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# Journal of Fractal Geometry

Volume 5, Issue 2, 2018, pp. 121–142
DOI: 10.4171/JFG/58

Published online: 2018-06-04

Modeling the fractal geometry of Arctic melt ponds using the level sets of random surfaces

Brady Bowen[1], Courtenay Strong[2] and Kenneth M. Golden[3]

(1) University of Utah, Salt Lake City, USA
(2) University of Utah, Salt Lake City, USA
(3) University of Utah, Salt Lake City, USA

During the late spring, most of the Arctic Ocean is covered by sea icewith a layer of snow on top. As the snow and sea ice begin to melt, water collects on the surface to form melt ponds. As melting progresses, sparse, disconnected ponds coalesce to form complex, self-similar structures which are connected over large length scales. The boundaries of the ponds undergo a transition in fractal dimension from 1 to about 2 around a critical length scale of 100 square meters, as found previously from areaâ€“perimeter data. Melt pond geometry depends strongly on sea ice and snow topography. Here we construct a rather simple model of melt pond boundaries as the intersection of a horizontal plane, representing the water level, with a random surface representing the topography. We show that an autoregressive class of anisotropic random Fourier surfaces provides topographies that yield the observed fractal dimension transition, with the ponds evolving and growing as the plane rises. The results are compared with a partial differential equation model of melt pond evolution that includes much of the physics of the system. Properties of the shift in fractal dimension, such as its amplitude, phase and rate, are shown to depend on the surface anisotropy and autocorrelation length scales in the models. Melting-driven differences between the two models are highlighted.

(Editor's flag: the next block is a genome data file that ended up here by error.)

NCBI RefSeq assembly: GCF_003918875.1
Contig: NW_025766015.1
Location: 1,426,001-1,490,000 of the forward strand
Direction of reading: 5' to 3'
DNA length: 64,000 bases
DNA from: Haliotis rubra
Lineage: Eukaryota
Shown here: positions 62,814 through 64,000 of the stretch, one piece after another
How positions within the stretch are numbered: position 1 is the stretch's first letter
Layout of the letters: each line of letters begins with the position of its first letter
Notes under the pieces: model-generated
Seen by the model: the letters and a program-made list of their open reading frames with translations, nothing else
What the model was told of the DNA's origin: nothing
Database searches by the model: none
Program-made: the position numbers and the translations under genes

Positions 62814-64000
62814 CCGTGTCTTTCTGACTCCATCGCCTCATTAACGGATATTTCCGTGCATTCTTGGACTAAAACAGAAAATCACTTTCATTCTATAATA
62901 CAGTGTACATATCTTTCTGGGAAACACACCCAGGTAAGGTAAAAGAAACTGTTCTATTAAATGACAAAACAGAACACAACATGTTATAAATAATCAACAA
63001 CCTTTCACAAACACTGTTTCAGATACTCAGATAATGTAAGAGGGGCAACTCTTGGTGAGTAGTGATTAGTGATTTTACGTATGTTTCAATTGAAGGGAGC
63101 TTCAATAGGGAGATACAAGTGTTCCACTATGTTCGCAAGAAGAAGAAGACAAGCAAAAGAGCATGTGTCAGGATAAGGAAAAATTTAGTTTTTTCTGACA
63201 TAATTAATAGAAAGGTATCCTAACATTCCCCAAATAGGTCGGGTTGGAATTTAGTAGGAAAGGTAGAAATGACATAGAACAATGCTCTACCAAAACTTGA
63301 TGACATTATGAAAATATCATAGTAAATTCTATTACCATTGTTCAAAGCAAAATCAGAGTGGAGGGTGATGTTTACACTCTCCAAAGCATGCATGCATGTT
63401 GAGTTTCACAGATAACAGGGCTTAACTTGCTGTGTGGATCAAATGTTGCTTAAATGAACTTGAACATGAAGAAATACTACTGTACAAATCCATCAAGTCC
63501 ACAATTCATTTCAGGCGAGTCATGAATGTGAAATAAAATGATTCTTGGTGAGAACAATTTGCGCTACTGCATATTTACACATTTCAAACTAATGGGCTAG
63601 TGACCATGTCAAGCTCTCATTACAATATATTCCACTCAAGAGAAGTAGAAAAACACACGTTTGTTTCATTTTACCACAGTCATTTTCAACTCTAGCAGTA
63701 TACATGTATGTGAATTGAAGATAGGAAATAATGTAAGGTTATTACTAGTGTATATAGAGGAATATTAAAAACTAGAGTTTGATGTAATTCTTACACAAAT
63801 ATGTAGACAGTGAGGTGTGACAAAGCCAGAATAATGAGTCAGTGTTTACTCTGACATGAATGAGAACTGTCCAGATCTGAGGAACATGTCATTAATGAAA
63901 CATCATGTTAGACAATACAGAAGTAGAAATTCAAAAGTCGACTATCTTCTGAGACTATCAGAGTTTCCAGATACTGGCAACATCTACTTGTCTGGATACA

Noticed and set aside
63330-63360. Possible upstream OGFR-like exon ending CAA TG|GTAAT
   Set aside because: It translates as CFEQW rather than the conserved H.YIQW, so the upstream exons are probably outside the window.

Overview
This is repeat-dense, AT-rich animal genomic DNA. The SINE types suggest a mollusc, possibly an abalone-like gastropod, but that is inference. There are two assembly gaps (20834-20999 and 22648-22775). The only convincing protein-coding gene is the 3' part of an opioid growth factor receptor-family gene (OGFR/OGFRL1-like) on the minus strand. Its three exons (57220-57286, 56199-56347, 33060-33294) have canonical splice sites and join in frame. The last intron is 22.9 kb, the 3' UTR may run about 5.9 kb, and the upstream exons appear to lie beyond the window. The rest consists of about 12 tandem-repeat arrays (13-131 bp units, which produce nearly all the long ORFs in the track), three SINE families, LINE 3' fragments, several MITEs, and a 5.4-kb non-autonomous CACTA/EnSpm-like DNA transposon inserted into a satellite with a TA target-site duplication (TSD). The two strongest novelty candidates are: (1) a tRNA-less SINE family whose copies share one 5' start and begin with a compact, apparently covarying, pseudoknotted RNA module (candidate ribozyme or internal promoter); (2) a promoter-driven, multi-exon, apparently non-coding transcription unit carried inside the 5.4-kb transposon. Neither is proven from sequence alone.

Keywords: Fractal geometry, sea ice, Arctic melt ponds, Fourier series, random surfaces, level sets

Bowen Brady, Strong Courtenay, Golden Kenneth: Modeling the fractal geometry of Arctic melt ponds using the level sets of random surfaces. J. Fractal Geom. 5 (2018), 121-142. doi: 10.4171/JFG/58